Let’s go back to the coldest day in Atlanta last November. I may be exaggerating a little about THE coldest day, but it was VERY cold. Fourteen bloggers, including myself, were invited to a secret set visit for Ant-Man. This was a huge secret that had us all off the radar for a few days and really enjoying an amazing experience for being on the set of a Marvel movie. One that happens to star Paul Rudd.
The next evolution of the Marvel Cinematic Universe brings a founding member of The Avengers to the big screen for the first time with Marvel Studios’ “Ant-Man.” Armed with the astonishing ability to shrink in scale but increase in strength, master thief Scott Lang must embrace his inner hero and help his mentor, Dr. Hank Pym, protect the secret behind his spectacular Ant-Man suit from a new generation of towering threats. Against seemingly insurmountable obstacles, Pym and Lang must plan and pull off a heist that will save the world.
From the time we walked onto the set in an Atlanta neighborhood that looks like one that would be in San Francisco where the movie takes place, it was exciting. So much so that I almost forgot I was freezing my tush off. We watch Paul and his co-stars Judy Greer (Maggie) and Abby Ryder Fortson (Abby) filming some scenes celebrating Abby’s birthday. Originally the party was supposed to be outside, but due to the freezing cold temperatures, it was moved inside which made filming a tight squeeze, but we still got a chance to be on the set and watch up close. A truly special experience. While waiting outside, they did have a tent with heaters set up and it was where Paul took a few minutes to chat with us in between takes. He talks about working 15 hour days for a few weeks straight. He was pretty tired, yet with the movie wrapping up shortly after the time we were there, and he was really great to not only watch work, but just a nice guy even with little sleep!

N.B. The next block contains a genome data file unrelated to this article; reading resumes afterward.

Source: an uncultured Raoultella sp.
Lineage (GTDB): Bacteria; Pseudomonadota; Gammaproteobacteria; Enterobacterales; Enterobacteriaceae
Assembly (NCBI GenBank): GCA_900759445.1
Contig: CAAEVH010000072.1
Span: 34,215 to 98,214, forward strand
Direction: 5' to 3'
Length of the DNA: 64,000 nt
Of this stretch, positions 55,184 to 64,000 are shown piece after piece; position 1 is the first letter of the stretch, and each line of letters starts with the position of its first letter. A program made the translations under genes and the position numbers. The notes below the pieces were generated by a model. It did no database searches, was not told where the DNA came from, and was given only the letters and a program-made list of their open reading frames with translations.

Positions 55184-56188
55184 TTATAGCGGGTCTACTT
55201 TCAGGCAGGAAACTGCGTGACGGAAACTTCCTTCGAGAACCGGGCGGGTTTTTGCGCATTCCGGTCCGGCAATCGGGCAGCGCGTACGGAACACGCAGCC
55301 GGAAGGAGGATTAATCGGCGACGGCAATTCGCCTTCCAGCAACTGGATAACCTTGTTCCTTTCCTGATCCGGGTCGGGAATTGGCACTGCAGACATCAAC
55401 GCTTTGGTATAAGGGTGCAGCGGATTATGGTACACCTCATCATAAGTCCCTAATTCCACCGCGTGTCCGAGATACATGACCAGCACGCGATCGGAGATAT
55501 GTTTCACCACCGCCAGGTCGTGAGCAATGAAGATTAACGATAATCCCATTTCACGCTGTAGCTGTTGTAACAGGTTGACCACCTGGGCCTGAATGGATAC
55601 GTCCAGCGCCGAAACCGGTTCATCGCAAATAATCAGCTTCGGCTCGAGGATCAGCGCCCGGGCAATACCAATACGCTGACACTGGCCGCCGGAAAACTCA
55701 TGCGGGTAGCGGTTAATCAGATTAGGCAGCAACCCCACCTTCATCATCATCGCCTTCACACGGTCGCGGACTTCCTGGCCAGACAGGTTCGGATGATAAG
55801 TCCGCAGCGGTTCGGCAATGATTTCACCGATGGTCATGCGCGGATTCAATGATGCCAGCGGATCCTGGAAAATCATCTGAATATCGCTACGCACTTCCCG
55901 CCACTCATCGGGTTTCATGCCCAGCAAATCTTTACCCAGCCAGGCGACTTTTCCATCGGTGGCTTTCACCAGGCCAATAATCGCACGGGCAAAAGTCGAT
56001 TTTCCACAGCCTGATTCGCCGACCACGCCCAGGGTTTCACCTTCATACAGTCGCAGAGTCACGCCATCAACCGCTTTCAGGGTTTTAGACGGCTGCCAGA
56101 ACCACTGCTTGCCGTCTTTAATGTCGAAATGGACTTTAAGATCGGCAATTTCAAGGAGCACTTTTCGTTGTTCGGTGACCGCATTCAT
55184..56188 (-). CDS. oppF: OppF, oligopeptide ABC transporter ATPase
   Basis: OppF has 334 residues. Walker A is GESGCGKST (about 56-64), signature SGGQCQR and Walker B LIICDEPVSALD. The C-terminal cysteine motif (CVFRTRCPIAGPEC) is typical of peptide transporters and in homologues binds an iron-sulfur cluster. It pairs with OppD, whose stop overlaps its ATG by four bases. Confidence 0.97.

Paul Rudd as Ant-Man Interview
So how does it feel to be a part of Marvel and being a superhero?
It’s fun! Yeah. It’s a totally different kind of experience for me. I’ve just kind of given into it. Yeah, and gone on this wild ride and it has been one so far. But it’s been great, yeah. I’ve enjoyed it.
What made you want to sign up to do a superhero part?
Well, you know, when I first signed on, the director was Edgar Wright, who also wrote the script with a guy named Joe Cornish, and Edgar’s a friend of mine, and I was excited about working with Edgar, and it also seemed like, just a different kind of thing, which was interesting in and of itself. I figured it would probably be funny. But then there were other elements that like action and some drama and stuff like that that. I don’t think people normally associate with me.